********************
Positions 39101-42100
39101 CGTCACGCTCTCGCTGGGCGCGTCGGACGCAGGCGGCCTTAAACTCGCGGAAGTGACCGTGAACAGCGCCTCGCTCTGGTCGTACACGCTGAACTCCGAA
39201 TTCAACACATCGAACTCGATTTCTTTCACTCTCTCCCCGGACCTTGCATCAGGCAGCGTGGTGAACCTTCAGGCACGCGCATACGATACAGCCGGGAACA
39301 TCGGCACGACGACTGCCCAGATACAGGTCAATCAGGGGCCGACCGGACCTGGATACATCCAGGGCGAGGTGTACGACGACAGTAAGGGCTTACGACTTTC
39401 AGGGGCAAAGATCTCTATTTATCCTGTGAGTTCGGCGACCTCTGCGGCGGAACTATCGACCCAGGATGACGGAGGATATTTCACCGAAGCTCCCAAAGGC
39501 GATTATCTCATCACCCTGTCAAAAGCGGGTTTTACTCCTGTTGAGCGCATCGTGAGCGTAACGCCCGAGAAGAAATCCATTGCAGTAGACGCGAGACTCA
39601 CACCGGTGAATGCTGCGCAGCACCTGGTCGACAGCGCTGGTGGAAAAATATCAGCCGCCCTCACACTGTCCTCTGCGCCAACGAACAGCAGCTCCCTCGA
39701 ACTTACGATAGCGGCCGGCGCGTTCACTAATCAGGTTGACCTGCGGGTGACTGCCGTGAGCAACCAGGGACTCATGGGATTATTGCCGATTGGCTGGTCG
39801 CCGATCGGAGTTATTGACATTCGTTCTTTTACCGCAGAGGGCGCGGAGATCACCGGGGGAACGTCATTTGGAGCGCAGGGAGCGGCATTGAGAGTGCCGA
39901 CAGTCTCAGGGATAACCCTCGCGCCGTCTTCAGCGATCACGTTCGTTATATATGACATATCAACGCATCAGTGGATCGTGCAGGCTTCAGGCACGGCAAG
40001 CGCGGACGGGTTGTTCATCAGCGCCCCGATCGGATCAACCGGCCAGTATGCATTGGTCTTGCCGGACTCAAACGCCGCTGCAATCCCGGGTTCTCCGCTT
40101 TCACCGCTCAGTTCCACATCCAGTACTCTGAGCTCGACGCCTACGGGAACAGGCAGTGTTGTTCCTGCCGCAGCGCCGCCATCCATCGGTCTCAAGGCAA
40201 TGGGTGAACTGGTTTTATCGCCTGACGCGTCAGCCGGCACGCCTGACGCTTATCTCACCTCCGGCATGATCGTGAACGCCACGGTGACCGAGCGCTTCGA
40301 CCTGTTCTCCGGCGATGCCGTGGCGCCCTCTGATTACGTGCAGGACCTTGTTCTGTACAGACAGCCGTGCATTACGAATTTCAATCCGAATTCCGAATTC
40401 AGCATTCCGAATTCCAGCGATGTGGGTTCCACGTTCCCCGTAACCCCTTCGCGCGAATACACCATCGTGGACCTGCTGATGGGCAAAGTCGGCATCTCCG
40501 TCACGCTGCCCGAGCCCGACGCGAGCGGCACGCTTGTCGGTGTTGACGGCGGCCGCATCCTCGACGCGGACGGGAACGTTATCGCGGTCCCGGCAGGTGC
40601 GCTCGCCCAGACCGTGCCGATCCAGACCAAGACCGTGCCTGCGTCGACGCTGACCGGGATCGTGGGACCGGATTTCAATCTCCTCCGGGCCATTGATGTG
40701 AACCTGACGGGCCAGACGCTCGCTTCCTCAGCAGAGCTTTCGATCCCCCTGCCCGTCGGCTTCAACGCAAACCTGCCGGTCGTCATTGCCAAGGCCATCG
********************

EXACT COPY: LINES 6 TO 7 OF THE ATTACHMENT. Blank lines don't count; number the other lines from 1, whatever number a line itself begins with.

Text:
39501 GATTATCTCATCACCCTGTCAAAAGCGGGTTTTACTCCTGTTGAGCGCATCGTGAGCGTAACGCCCGAGAAGAAATCCATTGCAGTAGACGCGAGACTCA
39601 CACCGGTGAATGCTGCGCAGCACCTGGTCGACAGCGCTGGTGGAAAAATATCAGCCGCCCTCACACTGTCCTCTGCGCCAACGAACAGCAGCTCCCTCGA